Corporate bond issues provide a fixed-income investment alternative to municipal and US treasury bonds. Investing in corporate bonds carry a slightly higher credit risk than US treasury instruments, which require the company issuer to pay higher yields to their investors to reach borrowing goals. Bond yields should be benchmarked against US treasury yields and other corporate bonds with a similar credit profile. Not all corporate bonds are advisable, especially ones from companies known to have recent financial distress or those who have ever defaulted in the past. Extra consideration should also be given to the number of shares outstanding on any previous bond sales.
Companies are given daily credit ratings by Moody’s, Fitch and S&P (Standard & Poors). Check these ratings, and check the historical credit rating performance before investing in corporate bonds. The best corporate bonds are highly traded, and well-documented debt instruments. Also pay attention to mergers and acquisitions by industry or company. When a company merges with or acquires another company, any debt becomes a shared liability of the newly formed entity—a major factor in credit risk.
Corporate bonds can have mid-term and long-term investment options, 5 years or more than 10 years, and can be used effectively in fixed-income asset allocation. However, this long-term investment planning approach is only feasible for “non-callable” bonds. Callable bonds have a provision that gives the issuer (company) the right to “call”, or buyback the bond at a predetermined price once it reaches a minimum aging date. The corporation pays the holder any interest owed on the bond to date along with the outstanding principal balance. Callable bonds pay an interest premium over ‘vanilla’ bonds that expire only at maturity.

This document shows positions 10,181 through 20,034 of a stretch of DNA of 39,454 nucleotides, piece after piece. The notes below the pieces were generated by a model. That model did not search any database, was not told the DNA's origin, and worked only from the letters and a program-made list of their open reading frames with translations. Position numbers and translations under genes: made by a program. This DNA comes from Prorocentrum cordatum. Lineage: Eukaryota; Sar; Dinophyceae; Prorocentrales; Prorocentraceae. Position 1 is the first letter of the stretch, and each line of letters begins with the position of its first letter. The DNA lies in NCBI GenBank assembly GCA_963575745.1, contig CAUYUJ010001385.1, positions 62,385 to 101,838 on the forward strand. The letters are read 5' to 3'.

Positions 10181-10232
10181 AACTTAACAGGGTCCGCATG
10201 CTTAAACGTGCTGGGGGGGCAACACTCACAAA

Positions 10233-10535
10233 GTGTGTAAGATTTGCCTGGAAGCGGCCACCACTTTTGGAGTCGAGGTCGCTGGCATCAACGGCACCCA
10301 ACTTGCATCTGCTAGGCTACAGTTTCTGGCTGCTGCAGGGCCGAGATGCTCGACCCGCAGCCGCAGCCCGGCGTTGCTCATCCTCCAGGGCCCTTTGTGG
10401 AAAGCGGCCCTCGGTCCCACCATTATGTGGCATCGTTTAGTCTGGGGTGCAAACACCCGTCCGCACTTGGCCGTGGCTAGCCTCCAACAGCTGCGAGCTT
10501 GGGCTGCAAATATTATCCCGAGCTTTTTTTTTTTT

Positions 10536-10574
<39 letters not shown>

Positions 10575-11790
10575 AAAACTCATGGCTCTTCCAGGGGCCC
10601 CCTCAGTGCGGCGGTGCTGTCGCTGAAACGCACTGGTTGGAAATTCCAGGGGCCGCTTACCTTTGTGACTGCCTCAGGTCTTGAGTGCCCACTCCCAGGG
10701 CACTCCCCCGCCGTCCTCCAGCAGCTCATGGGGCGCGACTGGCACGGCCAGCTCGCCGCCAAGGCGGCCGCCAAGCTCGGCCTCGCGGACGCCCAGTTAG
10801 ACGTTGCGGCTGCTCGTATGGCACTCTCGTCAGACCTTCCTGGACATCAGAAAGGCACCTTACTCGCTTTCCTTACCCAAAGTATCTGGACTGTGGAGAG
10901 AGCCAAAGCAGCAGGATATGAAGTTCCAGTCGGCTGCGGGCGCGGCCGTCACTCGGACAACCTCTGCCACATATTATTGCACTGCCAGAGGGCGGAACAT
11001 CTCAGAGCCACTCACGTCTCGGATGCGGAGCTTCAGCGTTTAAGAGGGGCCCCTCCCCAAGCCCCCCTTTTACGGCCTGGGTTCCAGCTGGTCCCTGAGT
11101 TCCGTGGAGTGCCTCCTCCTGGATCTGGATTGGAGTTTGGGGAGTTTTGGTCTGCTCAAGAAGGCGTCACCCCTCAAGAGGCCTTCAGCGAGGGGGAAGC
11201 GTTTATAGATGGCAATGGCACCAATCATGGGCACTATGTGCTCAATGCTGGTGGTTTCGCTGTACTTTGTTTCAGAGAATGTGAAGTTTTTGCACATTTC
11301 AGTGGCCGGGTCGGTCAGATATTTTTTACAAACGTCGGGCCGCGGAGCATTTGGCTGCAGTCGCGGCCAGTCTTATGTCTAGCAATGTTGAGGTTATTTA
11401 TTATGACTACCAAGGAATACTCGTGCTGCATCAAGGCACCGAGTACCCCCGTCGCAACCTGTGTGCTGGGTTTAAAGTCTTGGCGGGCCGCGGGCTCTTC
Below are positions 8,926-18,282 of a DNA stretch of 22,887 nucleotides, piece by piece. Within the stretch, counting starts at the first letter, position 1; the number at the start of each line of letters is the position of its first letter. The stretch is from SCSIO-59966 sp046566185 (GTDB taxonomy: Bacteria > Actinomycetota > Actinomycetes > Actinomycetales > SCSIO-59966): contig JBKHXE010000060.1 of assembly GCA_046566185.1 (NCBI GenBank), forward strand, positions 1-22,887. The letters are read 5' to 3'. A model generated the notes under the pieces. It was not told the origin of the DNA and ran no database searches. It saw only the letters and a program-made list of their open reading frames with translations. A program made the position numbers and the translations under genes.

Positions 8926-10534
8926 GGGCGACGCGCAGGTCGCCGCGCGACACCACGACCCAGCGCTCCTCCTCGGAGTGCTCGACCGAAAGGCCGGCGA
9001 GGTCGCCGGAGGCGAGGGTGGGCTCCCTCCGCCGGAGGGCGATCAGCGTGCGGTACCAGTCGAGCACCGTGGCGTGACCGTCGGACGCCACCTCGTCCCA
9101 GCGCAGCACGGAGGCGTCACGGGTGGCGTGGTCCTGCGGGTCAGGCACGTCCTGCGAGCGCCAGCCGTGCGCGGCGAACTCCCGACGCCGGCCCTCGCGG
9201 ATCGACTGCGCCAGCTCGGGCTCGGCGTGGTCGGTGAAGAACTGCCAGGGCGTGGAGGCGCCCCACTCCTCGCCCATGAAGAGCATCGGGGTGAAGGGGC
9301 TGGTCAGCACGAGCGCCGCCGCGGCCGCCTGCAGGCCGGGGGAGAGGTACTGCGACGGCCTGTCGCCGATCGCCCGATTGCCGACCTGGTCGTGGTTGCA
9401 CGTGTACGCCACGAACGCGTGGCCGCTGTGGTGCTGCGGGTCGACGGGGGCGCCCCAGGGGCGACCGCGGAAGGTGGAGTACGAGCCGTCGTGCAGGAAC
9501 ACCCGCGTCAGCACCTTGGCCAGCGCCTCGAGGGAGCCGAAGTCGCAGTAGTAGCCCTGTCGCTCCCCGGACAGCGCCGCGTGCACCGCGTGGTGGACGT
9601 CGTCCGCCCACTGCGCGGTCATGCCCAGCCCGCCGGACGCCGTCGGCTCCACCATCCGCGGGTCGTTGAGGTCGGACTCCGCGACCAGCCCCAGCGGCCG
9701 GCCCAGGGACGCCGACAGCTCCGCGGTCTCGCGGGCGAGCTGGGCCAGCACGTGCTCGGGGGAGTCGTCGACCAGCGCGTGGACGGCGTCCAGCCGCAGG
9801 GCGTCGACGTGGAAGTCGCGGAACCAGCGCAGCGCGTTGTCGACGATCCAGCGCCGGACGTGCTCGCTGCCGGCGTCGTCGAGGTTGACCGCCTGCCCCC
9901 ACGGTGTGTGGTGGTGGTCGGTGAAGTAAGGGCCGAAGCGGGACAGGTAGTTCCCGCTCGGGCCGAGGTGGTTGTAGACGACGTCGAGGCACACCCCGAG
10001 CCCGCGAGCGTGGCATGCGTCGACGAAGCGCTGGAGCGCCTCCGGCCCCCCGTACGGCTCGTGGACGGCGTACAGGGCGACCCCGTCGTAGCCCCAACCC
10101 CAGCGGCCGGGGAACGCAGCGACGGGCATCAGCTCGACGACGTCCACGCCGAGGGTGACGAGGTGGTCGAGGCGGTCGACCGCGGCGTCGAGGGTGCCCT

Most investments in this bond type comes from institutional investors. They are finance companies in the business of trading stocks and bonds on a large scale, oftentimes managing pools of capital for 1000s of investors or more. The investors are other corporations, brokers, and private investors too. As a Securities Pricing Analyst, I observed broker-dealers frequently use their corporate bond positions to collateralize and borrow cash for trading activities. To note, this financing approach only worked effectively because they held highly-traded corporate bonds from issuers with strong credit ratings which ultimately kept borrowing costs low.